What’s it worth?

  • Date:
  • Posted by kindle

I am moving my blog posts/articles from our store’s site to this one in order to preserve them for future viewing. I hope you enjoy reading them as much as I enjoyed writing them.


A question that I continually have to deal with in the antique business is “what’s it worth?”

It is a valuable question and one that deserves answering. However that is not always an easy task.

The easy straightforward answer is, “It is only worth what someone is willing to pay for it.” But that turns out to be neither easy nor straightforward.

There are several different types of value to be considered such as collectible value, insured value, wholesale value, retail value and investment values. You can start to see where this could get murky.

Wholesale value. This is the amount someone might pay you for your items if they were to try to resell them. Dealers need to purchase inventory for their stores or booths. They need to buy items at a cost that allows them to make a profit. This is how they stay in business and earn a living.

Retail value is the price you would pay in an antique store. This figure is as varied as wholesale value. There is no set pricing structure for antiques as there are for durable such as appliances. These types of items are manufactured by companies who sell them at wholesale prices to a dealer/store/chain who sells them to you at retail prices.  Markups can vary widely. New furniture can range 200 to 400%. Clothing between 100 and 300%, Shoes 100 – 500%, Jewelry can be even more. (remember this when you rush to get to that 20% off sale) Antiques, not so much. There are guides, but nothing that can be firm. Much depends on the market area and economy.

Insured value is the price the insurance company will repay you if the item is lost, stolen or damaged, say in a fire or flood. Many insurance companies may require a certified appraisal to establish an item’s insured value. You would have to pay for this service. The insurance company may also require you to pay a separate rider (additional fee) to insure your item. Years ago, I asked my insurance company about my antiques, and they said if you use them, they only insure replacement value for like item. Your antique 300 year old desk, may be just a desk to them. Confirm exactly what the rider covers first.

Collectible value is the value the item may have in the collectible market and depending on where that market is located, many factors drive the price. How many people want it? What is the condition? How many were manufactured? Does the item have any significant ties to history? Does it have provenance (the history of ownership) if it was owned by someone famous? This type of value varies greatly.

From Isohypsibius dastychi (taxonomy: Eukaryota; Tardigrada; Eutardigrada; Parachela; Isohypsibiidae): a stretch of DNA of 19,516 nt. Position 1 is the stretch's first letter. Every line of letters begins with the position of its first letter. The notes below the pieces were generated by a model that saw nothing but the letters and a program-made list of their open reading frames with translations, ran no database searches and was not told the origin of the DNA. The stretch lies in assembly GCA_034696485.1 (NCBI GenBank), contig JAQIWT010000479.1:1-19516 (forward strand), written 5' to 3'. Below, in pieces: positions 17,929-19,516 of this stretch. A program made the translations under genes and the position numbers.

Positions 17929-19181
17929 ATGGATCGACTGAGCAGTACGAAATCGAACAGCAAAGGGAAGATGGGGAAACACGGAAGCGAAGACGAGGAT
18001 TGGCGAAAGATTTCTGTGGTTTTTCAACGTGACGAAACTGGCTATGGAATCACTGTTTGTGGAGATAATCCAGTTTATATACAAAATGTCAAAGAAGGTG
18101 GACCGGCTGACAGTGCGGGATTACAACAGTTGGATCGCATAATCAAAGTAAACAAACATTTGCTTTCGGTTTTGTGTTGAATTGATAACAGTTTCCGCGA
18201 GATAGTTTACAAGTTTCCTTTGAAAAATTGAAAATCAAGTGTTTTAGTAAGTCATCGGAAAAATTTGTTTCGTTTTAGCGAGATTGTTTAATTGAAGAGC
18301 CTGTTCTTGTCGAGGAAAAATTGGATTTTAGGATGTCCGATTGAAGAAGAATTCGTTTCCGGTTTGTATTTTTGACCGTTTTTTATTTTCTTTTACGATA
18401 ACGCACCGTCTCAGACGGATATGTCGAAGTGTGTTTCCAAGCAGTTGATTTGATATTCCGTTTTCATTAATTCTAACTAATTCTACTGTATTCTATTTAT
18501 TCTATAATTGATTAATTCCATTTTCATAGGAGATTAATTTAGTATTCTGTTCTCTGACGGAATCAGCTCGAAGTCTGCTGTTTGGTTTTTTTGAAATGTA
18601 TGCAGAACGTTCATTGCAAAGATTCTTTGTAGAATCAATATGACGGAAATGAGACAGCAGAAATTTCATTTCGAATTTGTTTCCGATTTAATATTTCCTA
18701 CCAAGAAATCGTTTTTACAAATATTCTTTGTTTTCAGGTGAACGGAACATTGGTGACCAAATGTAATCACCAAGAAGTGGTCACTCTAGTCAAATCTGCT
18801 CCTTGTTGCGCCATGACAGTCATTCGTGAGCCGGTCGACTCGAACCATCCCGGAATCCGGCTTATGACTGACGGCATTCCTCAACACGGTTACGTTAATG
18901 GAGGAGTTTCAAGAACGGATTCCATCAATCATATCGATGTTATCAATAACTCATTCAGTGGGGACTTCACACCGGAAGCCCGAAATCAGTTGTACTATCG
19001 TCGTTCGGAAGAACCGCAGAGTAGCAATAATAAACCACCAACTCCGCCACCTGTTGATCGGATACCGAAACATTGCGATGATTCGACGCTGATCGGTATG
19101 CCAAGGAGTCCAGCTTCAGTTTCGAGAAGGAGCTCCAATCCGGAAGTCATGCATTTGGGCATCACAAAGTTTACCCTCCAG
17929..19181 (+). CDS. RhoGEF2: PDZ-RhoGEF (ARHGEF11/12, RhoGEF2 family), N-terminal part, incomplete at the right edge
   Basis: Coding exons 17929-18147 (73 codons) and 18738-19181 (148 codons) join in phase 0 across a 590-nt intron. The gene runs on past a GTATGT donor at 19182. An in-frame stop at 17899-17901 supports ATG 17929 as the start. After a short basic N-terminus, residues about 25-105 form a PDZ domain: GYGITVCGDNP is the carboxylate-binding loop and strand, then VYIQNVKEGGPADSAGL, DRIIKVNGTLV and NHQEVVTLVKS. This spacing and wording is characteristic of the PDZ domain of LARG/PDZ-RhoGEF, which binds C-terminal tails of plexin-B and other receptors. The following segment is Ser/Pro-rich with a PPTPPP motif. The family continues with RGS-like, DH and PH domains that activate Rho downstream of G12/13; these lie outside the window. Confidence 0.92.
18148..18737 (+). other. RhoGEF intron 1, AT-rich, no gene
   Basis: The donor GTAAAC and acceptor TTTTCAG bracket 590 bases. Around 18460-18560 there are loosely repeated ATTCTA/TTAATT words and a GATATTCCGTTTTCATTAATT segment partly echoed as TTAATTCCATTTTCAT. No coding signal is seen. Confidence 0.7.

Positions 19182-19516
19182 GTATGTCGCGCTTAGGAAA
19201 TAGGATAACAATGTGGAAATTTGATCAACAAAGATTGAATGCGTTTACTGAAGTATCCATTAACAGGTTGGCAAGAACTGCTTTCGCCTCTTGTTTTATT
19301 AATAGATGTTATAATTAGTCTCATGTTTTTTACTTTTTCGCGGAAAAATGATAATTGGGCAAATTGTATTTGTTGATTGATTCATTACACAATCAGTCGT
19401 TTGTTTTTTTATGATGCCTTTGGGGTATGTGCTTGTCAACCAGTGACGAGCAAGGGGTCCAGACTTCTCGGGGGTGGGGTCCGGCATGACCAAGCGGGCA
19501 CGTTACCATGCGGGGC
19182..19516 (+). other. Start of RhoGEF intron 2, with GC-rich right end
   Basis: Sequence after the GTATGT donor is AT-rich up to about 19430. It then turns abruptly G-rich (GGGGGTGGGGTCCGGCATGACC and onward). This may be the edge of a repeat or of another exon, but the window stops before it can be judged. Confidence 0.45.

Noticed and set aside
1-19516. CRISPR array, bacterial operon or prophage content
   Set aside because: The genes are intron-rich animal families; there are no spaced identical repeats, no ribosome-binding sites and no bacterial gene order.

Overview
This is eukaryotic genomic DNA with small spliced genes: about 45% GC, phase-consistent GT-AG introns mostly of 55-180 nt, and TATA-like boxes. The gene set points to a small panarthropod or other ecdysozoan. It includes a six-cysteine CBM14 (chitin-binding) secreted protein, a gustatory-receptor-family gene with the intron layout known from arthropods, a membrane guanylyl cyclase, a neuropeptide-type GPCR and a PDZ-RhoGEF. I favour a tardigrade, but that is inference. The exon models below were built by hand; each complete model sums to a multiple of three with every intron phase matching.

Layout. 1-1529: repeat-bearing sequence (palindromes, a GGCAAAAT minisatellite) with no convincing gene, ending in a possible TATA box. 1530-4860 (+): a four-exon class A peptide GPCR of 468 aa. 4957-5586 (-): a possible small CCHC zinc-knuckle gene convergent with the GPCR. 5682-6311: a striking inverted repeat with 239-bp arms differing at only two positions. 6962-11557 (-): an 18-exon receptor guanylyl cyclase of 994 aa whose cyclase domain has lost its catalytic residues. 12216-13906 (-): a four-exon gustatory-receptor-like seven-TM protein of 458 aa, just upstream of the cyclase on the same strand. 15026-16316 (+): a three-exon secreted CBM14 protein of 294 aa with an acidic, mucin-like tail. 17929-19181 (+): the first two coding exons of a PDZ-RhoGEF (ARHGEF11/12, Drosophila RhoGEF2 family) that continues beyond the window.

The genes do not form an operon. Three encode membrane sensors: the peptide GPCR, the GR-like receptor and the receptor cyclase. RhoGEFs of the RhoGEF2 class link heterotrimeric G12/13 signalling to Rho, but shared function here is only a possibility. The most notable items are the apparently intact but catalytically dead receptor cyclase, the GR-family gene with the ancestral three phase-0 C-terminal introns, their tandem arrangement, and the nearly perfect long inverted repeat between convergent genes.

Investment value is similar to collectible value but often these types of items are bought like any other investment. The buyer it is expecting it to increase in value so it can be sold at a profit later, but this takes years not days, weeks or months. Think paintings, wine, coins and cars.

Remember when we are selling and buying we are talking about two different prices. The dealer wants to buy your item at as low of a price as he can so he can maximize his profit, and you want to get every last dollar you can for your items. One thing to remember is the dealer cannot pay for emotional attachments. To you, your item may have been in the family for years, and once belonged to your favorite aunt or sibling and is valuable for this reason, but to the dealer it is a product to buy and resell.

When you agree on the price, remember you have your cash in hand. The dealer’s job continues and he will not get his money back until the item sells. Some dealers will pay more for quality items, others won’t. You have to expect that. Most dealers will make an offer on an item based on their experience of what they have paid for similar items in the past and what they think they can sell it for.

You can see why this is a difficult question to answer…

How to research what your item is worth in part II.